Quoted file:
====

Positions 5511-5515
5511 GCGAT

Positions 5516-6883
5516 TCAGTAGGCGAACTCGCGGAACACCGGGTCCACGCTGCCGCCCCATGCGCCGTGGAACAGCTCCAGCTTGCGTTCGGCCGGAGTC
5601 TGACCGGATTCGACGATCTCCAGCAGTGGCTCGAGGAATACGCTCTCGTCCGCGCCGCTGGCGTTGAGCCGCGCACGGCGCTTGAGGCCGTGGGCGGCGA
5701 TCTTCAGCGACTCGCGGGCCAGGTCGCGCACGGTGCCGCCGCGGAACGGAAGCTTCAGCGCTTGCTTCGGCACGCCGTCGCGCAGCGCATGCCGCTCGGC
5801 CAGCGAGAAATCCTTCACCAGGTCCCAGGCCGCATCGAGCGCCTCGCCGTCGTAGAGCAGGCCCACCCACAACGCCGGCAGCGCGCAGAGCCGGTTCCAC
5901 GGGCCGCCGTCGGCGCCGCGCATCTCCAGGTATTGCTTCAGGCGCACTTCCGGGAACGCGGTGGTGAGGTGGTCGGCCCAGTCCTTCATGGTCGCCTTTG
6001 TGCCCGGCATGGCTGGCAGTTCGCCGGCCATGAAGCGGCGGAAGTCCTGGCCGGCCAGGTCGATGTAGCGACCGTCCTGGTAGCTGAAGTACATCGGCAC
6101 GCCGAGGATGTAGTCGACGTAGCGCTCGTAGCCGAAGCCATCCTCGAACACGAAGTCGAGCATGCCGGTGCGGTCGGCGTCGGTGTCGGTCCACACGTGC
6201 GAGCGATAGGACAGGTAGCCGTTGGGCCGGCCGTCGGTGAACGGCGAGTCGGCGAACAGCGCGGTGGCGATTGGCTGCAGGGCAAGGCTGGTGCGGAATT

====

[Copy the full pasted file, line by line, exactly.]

Positions 5511-5515
5511 GCGAT

Positions 5516-6883
5516 TCAGTAGGCGAACTCGCGGAACACCGGGTCCACGCTGCCGCCCCATGCGCCGTGGAACAGCTCCAGCTTGCGTTCGGCCGGAGTC
5601 TGACCGGATTCGACGATCTCCAGCAGTGGCTCGAGGAATACGCTCTCGTCCGCGCCGCTGGCGTTGAGCCGCGCACGGCGCTTGAGGCCGTGGGCGGCGA
5701 TCTTCAGCGACTCGCGGGCCAGGTCGCGCACGGTGCCGCCGCGGAACGGAAGCTTCAGCGCTTGCTTCGGCACGCCGTCGCGCAGCGCATGCCGCTCGGC
5801 CAGCGAGAAATCCTTCACCAGGTCCCAGGCCGCATCGAGCGCCTCGCCGTCGTAGAGCAGGCCCACCCACAACGCCGGCAGCGCGCAGAGCCGGTTCCAC
5901 GGGCCGCCGTCGGCGCCGCGCATCTCCAGGTATTGCTTCAGGCGCACTTCCGGGAACGCGGTGGTGAGGTGGTCGGCCCAGTCCTTCATGGTCGCCTTTG
6001 TGCCCGGCATGGCTGGCAGTTCGCCGGCCATGAAGCGGCGGAAGTCCTGGCCGGCCAGGTCGATGTAGCGACCGTCCTGGTAGCTGAAGTACATCGGCAC
6101 GCCGAGGATGTAGTCGACGTAGCGCTCGTAGCCGAAGCCATCCTCGAACACGAAGTCGAGCATGCCGGTGCGGTCGGCGTCGGTGTCGGTCCACACGTGC
6201 GAGCGATAGGACAGGTAGCCGTTGGGCCGGCCGTCGGTGAACGGCGAGTCGGCGAACAGCGCGGTGGCGATTGGCTGCAGGGCAAGGCTGGTGCGGAATT